Donlon v. Montgomery Cnty. Pub. Sch., 68, Sept. Term 2017

Citation188 A.3d 949,460 Md. 62
Decision Date12 July 2018
Docket NumberNo. 68, Sept. Term 2017,68, Sept. Term 2017
CourtCourt of Special Appeals of Maryland

Argued by Adam Augustine Carter (R. Scott Oswald, The Employment Law Group, P.C., Washington, DC), on brief, for Petitioner.

Argued by Eric C. Brousaides (Judith S. Bresler, Carney, Kelehan, Bresler, Bennett & Scherr, LLP, Columbia, MD and Joshua I. Civin, Gen. Counsel, Board of Education of Montgomery County, Rockville, MD), on brief, for Respondent.

Andrew W. Nussbaurn, Esquire, Nussbaum Law, LLC, Post Office Box 132, Clarksville, MD 21029, for Amicus Curiae Maryland Association of Boards of Education in Support of Respondent.

Argued Before: Barbera, C.J., Greene, Adkins, Watts, Hotten, Getty, Glenn T. Harrell, Jr., (Senior Judge, Specially Assigned) JJ.

Harrell, J.

This is how it is today: The teachers are afraid of the principals. The principals are afraid of the superintendents. The superintendents are afraid of the board of education. The board is afraid of the parents. The parents are afraid of the children. The children are afraid of nothing!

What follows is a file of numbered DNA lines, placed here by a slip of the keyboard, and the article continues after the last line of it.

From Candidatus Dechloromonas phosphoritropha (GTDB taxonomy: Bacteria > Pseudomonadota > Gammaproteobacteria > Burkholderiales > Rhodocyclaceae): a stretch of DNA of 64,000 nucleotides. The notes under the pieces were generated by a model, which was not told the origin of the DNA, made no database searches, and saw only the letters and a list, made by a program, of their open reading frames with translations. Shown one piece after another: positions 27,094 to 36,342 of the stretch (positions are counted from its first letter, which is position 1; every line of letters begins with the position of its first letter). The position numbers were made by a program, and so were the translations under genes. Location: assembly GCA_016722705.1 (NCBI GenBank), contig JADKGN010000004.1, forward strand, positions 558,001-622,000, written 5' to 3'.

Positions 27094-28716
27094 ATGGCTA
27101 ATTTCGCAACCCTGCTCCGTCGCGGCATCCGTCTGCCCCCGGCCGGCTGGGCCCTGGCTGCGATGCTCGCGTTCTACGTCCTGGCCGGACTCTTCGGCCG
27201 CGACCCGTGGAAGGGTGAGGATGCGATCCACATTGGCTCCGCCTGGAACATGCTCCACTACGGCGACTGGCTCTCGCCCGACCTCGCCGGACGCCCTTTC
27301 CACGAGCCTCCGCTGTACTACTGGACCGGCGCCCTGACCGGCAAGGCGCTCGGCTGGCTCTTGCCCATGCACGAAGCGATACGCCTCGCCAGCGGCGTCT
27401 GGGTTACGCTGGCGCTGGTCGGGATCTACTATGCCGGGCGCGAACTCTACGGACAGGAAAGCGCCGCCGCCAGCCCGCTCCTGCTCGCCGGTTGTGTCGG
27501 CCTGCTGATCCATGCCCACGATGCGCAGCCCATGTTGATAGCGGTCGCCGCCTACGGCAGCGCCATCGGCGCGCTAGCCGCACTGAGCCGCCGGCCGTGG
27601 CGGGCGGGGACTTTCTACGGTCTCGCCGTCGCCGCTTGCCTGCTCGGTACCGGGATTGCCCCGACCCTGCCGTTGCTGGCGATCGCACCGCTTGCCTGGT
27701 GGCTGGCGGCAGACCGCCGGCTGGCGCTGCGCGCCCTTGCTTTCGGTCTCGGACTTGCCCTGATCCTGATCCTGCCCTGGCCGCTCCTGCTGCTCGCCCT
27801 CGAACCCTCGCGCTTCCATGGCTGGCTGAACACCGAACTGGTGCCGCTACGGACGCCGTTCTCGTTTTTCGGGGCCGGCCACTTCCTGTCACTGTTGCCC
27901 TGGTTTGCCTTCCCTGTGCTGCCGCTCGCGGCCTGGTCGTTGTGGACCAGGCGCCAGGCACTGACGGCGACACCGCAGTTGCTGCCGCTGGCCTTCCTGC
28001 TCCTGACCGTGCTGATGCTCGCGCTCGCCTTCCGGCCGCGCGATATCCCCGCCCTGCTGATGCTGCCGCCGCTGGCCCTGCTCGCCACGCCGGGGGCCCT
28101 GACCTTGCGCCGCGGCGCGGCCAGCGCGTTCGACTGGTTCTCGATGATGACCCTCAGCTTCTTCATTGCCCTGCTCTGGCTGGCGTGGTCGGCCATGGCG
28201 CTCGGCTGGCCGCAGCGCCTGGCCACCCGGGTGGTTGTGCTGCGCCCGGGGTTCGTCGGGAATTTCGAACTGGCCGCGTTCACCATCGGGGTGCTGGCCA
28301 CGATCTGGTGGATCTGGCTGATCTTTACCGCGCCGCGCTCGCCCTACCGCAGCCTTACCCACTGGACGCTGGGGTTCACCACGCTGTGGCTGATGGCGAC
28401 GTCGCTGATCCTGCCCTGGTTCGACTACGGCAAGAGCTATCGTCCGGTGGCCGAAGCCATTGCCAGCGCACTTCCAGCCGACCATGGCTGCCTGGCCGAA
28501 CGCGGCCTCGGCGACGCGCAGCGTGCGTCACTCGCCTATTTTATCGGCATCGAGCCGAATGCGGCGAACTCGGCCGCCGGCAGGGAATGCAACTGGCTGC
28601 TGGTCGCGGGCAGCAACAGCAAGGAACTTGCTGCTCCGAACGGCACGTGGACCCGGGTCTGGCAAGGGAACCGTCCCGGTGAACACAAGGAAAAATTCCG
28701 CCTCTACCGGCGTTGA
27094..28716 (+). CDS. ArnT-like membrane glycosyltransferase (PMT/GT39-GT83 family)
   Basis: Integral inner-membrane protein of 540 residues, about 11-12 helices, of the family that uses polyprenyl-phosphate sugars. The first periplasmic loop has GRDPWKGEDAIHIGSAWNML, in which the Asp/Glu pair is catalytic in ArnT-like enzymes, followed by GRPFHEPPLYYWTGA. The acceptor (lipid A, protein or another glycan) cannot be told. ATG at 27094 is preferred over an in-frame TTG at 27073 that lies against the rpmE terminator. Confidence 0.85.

Milton Berle (1908-2002)
(TV and Motion Picture Icon)

Although Uncle Miltie's thesis is debatable, the quotation recognizes a chain-of-command structure popular in American public education systems. The present case has something to do with a part of that structure in Maryland.

We confront here the question of whether a teacher in the Montgomery County Public School ("MCPS") system (or any such system likely) is protected by the Maryland State Whistleblower Protection Law, Md. Code (1993, 2015 Repl. Vol., 2016 Supp.), §§ 5–301–314 (the "WBL") of the State Personnel and Pensions Article ("SPP"). Petitioner, Brian Donlon, contends that teachers employed by the county school board are embraced within the WBL because the county school board is a unit of the Executive Branch of State government.1 Further, Donlon argues that Respondent, MCPS, should be estopped from contending that it is not a State agency because MCPS has asserted frequently in other contexts State agency status.